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Activity Theory Presentation TIELAB


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Quick overview of activity theory as a framework for investigating educational technology innovation

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Activity Theory Presentation TIELAB

  1. 1. Activity Theory Analysing technology mediated learning in social context Michael Paskevicius
  2. 2. The evolution of activity theory Origins • Vygotsky's notion of mediation • Triangular model of complex mediated act, triad of subject, object, mediating artefact – The limitation of the first generation was that the unit of analysis remained individually focused
  3. 3. Leont'ev’s contribution (1981) • Leont'ev introduced the crucial differentiation between individual action and collective activity • Considered historically evolving division of labor impacting activity • Defined the hierarchical structure of activity – The limitation of the second generation was not explicitly taking into account cultural diversity
  4. 4. Yrjö Engeström (1987) • Expansion of the basic Vygotskian model to include the social/collective elements in an activity system • Elements of community, rules, division of labour and object • Emphasises the importance of considering and analysing these elements interactions with each other
  5. 5. Yrjö Engeström (1987) • Subjects are the individual or group whose viewpoint is adopted. • Object “refers to the ‘raw material’ or ‘problem space’ at which the activity is directed and which is molded or transformed into outcomes. It precedes and motivates activity. • Tools mediate the object of activity. They can be external, material (e.g., a textbook, a computer) or internal, symbolic (e.g., language). • Community refers to the participants of an activity system, who share the same object. • The division of labour involves the division of tasks and roles among members of the community and the divisions of power and status. • Rules are explicit and implicit norms that regulate actions and interactions within the system
  6. 6. Yrjö Engeström (2014) • Networks of interacting activity systems
  7. 7. Five principles of activity theory Hierarchical structure of activity Object-orientedness Internalization/externalization Mediation Development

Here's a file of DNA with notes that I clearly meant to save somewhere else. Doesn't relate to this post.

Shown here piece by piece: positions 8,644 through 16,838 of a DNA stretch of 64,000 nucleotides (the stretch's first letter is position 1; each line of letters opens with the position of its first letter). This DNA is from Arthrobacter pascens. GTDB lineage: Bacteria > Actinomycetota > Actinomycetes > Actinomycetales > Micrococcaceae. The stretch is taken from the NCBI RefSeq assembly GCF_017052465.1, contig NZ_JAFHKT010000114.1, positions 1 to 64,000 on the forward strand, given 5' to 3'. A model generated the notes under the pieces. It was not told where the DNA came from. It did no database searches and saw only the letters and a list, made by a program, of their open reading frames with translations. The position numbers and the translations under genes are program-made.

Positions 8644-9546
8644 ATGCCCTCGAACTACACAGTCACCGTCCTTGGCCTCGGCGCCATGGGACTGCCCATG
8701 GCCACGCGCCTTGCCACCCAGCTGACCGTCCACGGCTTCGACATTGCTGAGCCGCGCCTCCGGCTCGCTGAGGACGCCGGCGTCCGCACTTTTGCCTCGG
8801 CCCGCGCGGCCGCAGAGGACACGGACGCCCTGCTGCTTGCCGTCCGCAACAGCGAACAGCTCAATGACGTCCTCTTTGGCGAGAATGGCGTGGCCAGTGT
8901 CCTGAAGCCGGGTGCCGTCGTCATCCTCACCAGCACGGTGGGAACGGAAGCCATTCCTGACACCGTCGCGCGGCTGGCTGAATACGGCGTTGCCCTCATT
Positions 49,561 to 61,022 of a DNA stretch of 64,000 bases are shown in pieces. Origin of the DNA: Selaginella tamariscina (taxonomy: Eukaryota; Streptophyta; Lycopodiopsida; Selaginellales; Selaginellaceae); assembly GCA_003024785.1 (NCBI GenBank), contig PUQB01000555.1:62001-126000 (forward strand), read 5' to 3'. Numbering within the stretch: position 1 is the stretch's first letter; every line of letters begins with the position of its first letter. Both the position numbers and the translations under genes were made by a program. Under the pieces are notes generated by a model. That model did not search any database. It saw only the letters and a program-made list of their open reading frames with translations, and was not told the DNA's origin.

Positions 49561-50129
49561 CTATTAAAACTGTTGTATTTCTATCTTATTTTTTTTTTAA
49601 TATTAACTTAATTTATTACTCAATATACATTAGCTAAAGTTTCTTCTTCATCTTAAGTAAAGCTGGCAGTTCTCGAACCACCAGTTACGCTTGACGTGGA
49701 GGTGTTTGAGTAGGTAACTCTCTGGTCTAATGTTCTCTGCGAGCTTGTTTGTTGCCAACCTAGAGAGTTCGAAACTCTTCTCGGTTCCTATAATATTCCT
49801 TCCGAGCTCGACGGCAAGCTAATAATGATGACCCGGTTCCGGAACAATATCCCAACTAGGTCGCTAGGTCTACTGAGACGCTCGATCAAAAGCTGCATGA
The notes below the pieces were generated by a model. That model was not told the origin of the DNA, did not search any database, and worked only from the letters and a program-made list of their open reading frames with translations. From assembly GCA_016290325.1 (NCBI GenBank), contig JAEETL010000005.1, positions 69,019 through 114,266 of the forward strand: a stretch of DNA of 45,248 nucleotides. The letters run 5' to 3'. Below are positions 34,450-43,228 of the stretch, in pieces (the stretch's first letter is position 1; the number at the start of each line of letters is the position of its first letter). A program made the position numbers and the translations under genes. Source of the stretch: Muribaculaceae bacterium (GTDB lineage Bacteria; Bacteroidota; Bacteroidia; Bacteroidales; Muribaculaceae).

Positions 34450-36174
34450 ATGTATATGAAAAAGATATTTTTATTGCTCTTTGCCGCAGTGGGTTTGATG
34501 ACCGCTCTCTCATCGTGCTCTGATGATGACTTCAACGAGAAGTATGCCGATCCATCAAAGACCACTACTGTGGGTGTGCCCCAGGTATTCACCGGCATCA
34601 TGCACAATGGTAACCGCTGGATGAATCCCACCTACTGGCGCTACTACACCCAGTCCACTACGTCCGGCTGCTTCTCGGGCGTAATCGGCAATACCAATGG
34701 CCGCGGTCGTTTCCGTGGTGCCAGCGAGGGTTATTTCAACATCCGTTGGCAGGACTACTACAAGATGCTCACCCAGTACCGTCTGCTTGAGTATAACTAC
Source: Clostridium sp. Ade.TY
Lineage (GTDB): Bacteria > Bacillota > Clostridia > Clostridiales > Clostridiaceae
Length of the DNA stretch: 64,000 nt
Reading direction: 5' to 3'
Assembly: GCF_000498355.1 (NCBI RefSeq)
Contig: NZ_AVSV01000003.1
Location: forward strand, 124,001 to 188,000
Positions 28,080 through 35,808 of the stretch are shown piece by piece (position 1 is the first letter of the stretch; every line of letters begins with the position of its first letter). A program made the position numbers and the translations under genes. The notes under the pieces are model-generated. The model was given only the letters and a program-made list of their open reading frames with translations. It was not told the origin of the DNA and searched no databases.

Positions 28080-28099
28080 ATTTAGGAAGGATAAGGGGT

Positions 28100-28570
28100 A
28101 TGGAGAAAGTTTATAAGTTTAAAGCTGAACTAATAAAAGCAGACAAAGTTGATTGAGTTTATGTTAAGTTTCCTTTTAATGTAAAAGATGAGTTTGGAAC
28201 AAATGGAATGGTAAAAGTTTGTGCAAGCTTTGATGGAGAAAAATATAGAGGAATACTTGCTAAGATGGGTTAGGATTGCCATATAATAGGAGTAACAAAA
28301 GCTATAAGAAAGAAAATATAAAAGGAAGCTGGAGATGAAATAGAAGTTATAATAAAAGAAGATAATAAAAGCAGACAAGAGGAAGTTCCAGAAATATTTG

8. 8. Object-orientedness • “Any activity of an organism is directed at a certain object; an objectless activity is impossible” (Leont'ev, 1981) • Suggests we seek an understanding not only of what people are doing, but also why they are doing it (Kaptelinin, 2005)
  9. 9. Hierarchical structure of activity • Activity - motivating object carried out by the community - regulated by motives • Action - action level goals carried out by individuals or groups - regulated by goals • Operation - operational conditions become routinized by humans or machines - regulated by conditions
  10. 10. Internalization/externalization • Internalization - transformation of external activities into internal ones • Externalization - transforms internal activities into external ones
  11. 11. Mediation • Human activity is mediated by tools which have socially and culturally developed properties (Kaptelinin & Nardi, 1997). • The use of tools is an accumulation and transmission of social knowledge • Tool use influences the nature of external behavior and also the mental functioning of individuals (Wartofsky 1979 quoted in Russell, 2002). • The learning of higher cognitive functions are necessarily mediated using tools, while lower elementary functions are innate Image from Ng'ambi, D. (2010) Mobile Learning in Africa: a case of anonymous SMS
  12. 12. Development • Activity is a key source of development of both the subject and the object • Activities change over time through systemic contradictions leading to transformation and expansion • “An expansive transformation is accomplished when the object and motive of the activity are reconceptualized to embrace a radically wider horizon of possibilities than in the previous mode of the activity”. (Engeström, 2001, p. 137)